Kurogo includes a rich library of Data Controller types for various standard data formats. Directories with an LDAP service, event calendars with an ICS feed, static, static HTML, and many more sources can be used with existing data controllers just by specifying the URL and title of the data source.

Native Applications

Many organizations wish to distribute iOS and Android apps through the App Store and Market, either in addition to or in place of a mobile web site. Kurogo facilitates the creation of companion native apps by providing two things:

  • Native counterparts to the PHP platform: an Xcode project that builds an iOS app with any selection of modules, and a Java project that does the same for Android.
  • A web service that speaks JSON to the native apps, using all the modules and data handling functionality built into the mobile web.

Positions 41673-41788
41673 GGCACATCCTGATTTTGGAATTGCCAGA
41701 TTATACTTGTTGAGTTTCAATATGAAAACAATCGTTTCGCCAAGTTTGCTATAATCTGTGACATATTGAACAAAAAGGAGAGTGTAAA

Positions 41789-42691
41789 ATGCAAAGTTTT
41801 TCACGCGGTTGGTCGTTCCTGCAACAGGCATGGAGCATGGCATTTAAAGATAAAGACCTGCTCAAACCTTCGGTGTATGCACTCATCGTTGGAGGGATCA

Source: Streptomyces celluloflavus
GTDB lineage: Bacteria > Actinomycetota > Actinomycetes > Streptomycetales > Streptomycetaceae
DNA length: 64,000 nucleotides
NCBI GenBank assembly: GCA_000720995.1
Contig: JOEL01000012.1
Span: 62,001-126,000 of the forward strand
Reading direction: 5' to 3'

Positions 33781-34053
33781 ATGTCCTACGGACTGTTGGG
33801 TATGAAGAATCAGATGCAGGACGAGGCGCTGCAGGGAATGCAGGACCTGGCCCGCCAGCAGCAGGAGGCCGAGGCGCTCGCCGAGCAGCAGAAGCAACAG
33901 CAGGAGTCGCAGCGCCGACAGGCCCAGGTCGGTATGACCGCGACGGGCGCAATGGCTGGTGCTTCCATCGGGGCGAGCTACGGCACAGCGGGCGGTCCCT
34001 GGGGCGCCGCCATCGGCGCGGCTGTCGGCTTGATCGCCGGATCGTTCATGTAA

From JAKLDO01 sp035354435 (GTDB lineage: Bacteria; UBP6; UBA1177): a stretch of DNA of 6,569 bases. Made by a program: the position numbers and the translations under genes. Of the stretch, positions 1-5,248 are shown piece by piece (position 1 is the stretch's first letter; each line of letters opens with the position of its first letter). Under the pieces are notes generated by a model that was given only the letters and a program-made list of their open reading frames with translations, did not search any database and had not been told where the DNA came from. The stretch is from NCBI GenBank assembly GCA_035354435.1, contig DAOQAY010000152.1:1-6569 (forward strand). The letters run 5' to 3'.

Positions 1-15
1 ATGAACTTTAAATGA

The native application platforms are written to use the native SDK for all user interface elements except the modules that absolutely need to read HTML from another website. Thus the apps will always look and feel native, because they are native.

Admin Console

Admin UI

The admin console is a special module in Kurogo that provides a user-friendly interface to edit site and module configurations. The most common configurations and site management can be be handled entirely within the browser-based admin UI, including selecting, naming, and ordering modules; hooking up data sources and configuring certain business logic rules; basic visual theme configuration; error handling; reporting; and much more. All of this is can be managed in the admin UI by non-developers.

For the most granular level of control, experienced and/or curious developers can manually view and edit all the INI files in the site. Kurogo configurations are stored in plain-text INI files for each module and for the site as a whole.